As a preliminary matter, the undersigned notes that the court previously granted plaintiff's earlier request for preliminary injunction and found that plaintiff demonstrated a "likelihood of success on the merits" with respect to claims for fraud and breach of contract with respect to plaintiff's properties at issue herein. (See generally, Preliminary Injunction, Dkt. No. 21 at 11-14.) Plaintiff's current argument regarding a "likelihood of success on the merits" is one paragraph long and substantially differs from his previously-successful request. (Compare Dkt. No. 14 at 1-5 (detailing timeline of events regarding impending foreclosure of three specific properties and arguing a "likelihood of success on the merits" with respect to fraud and contract claims) with Motion at 3-4 (arguing a "likelihood of success on the merits" with respect to plaintiff's legal argument that "this Court's orders and other orders of California District Courts" violate homeowners' rights.) Whether plaintiff is likely to succeed in his efforts to appeal certain court orders is not the issue for the first prong of the Winter analysis; the issue is whether the underlying claims in plaintiff's pleading are likely to succeed on the merits. See e.g., Winter, 129 S. Ct. at 375 (issue was "likelihood of success on the merits of" a claim in plaintiff's pleading); Pimentel v. Dreyfus, 670 F.3d 1096, 1111 (9th Cir. 2012) (reversing district court's grant of preliminary injunction on grounds that plaintiff had not shown that she "will not succeed on the merits of her claims" that were alleged in the pleading) (emphasis added).)

The undersigned notes that the court previously found a likelihood of success on the merits of plaintiff's fraud claim. (Preliminary Injunction, Dkt. No. 21.) The likelihood of success on the merits of plaintiff's claims for purposes of plaintiff's prior request for an injunction, which narrowly sought relief with respect to three of plaintiff's own properties, does not necessarily translate to a likelihood of success on the merits for purposes of plaintiff's pending request, which broadly seeks relief with respect to all properties in the state of California. (Compare Motion with Dkt. No. 14.) Nevertheless, notwithstanding plaintiff's deficient "likelihood of success on the merits" argument (Motion at 3-4), considering that plaintiff was previously able to show a "likelihood of success on the merits" with respect to some of his claims, the undersigned assumes arguendo that plaintiff meets the first element of the Winter test and proceeds to the next element.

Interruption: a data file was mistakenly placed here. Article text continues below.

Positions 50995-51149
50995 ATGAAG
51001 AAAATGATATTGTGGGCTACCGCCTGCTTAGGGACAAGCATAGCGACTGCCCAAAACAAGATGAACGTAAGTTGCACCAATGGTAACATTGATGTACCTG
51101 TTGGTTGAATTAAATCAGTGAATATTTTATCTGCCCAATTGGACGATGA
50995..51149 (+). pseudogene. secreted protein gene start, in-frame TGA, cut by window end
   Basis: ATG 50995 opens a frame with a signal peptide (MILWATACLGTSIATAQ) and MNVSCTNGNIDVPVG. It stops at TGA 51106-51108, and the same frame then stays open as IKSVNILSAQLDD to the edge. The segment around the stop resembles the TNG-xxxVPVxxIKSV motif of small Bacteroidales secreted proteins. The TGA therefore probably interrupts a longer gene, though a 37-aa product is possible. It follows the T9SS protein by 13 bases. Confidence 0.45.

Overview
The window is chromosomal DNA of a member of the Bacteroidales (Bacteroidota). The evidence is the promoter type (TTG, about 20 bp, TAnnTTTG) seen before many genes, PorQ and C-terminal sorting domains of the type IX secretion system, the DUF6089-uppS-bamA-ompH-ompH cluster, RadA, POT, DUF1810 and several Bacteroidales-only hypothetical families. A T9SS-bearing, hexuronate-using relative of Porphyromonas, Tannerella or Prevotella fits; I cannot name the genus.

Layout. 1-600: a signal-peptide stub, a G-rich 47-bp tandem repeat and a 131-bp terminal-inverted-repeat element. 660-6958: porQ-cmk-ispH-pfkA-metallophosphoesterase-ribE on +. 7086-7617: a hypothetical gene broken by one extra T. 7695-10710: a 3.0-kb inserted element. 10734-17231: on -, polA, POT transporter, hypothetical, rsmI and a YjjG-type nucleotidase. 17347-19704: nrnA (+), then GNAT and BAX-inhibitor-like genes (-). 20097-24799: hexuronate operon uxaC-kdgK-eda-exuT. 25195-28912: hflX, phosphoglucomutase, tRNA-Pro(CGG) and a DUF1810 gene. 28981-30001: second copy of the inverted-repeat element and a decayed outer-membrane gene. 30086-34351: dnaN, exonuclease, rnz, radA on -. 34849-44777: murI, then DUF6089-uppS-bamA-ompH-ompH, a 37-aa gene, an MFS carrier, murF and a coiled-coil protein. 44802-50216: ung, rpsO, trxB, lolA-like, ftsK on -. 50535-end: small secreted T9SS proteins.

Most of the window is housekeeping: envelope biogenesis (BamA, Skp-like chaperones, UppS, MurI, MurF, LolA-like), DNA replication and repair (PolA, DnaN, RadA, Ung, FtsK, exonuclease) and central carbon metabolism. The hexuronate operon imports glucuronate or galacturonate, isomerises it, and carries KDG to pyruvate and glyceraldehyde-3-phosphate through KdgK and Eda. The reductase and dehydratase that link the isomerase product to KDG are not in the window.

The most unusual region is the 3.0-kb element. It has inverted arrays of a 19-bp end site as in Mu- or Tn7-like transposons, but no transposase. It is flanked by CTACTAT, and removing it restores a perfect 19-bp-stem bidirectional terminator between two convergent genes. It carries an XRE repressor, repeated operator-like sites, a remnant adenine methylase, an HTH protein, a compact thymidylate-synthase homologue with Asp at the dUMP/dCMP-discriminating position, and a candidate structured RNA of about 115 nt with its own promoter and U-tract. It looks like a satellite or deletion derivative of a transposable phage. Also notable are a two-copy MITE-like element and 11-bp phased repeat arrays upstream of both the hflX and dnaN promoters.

Glaringly absent from the Motion is any showing by plaintiff that he is personally likely to suffer irreparable harm in the absence of preliminary relief. See Winter, 129 S. Ct. at 374; Earth Island Institute, 626 F.3d at 469. Although plaintiff uses legal buzzwords such as "threat of irreparable injury" and "irreparable harm," those conclusory terms are not tethered to any facts that suggest that plaintiff himself is actually likely to suffer irreparable harm in the absence of emergency or preliminary relief. (Motion at 5.)

Plaintiff urges that because any given non-judicial foreclosure in California might be erroneous, fraudulent, or initiated by an entity with "no beneficial interest" in the property or loan, and because district courts have held that certain state foreclosure statutes are preempted, all non-judicial foreclosures should be stopped and entities should be enjoined from foreclosing. (Motion at 3 ("plaintiff is seeking a preliminary injunction enjoining defendants from foreclosing on any homeowner's property."); 7 "[p]laintiff is seeking a preliminary injunction to enjoin entities regulated by HOLA and the NBA from non-judicially foreclosing on any California homeowners.") Plaintiff's request is incredibly broad: he seeks to enjoin defendants and all entities that are "regulated by HOLA and the NBA" from non-judicially foreclosing upon plaintiff's own properties and "any homeowner's property" in California. (Id. at 3, 7.) As to the requisite showing of immediate and irreparable harm, plaintiff generally alleges that "[i]f preliminary relief is not granted, defendants may non-judicially foreclose on any of plaintiff's properties at any time by misconduct or by error." (Id. at 4.)

In support of his request, plaintiff rehashes his legal arguments regarding preemption that have already been ruled upon in this action, describes defendants' previous improper attempts to foreclose upon his properties at issue in this action despite an already-issued (and currently-operative) injunction (Dkt. Nos. 48, 103), and broadly urges that a similar injunction be issued as to his other properties not at issue in this case, as well as to the properties of all other homeowners in the state. (Motion at 4.) Defendants have previously been sanctioned in this action for violating the court's order enjoining foreclosure sales on the three properties owned by plaintiff and at issue in this action. (Preliminary Injunction, Dkt. No. 21; Order, Dkt. No. 103 (sanctioning defendants for violating the preliminary injunction a second time).)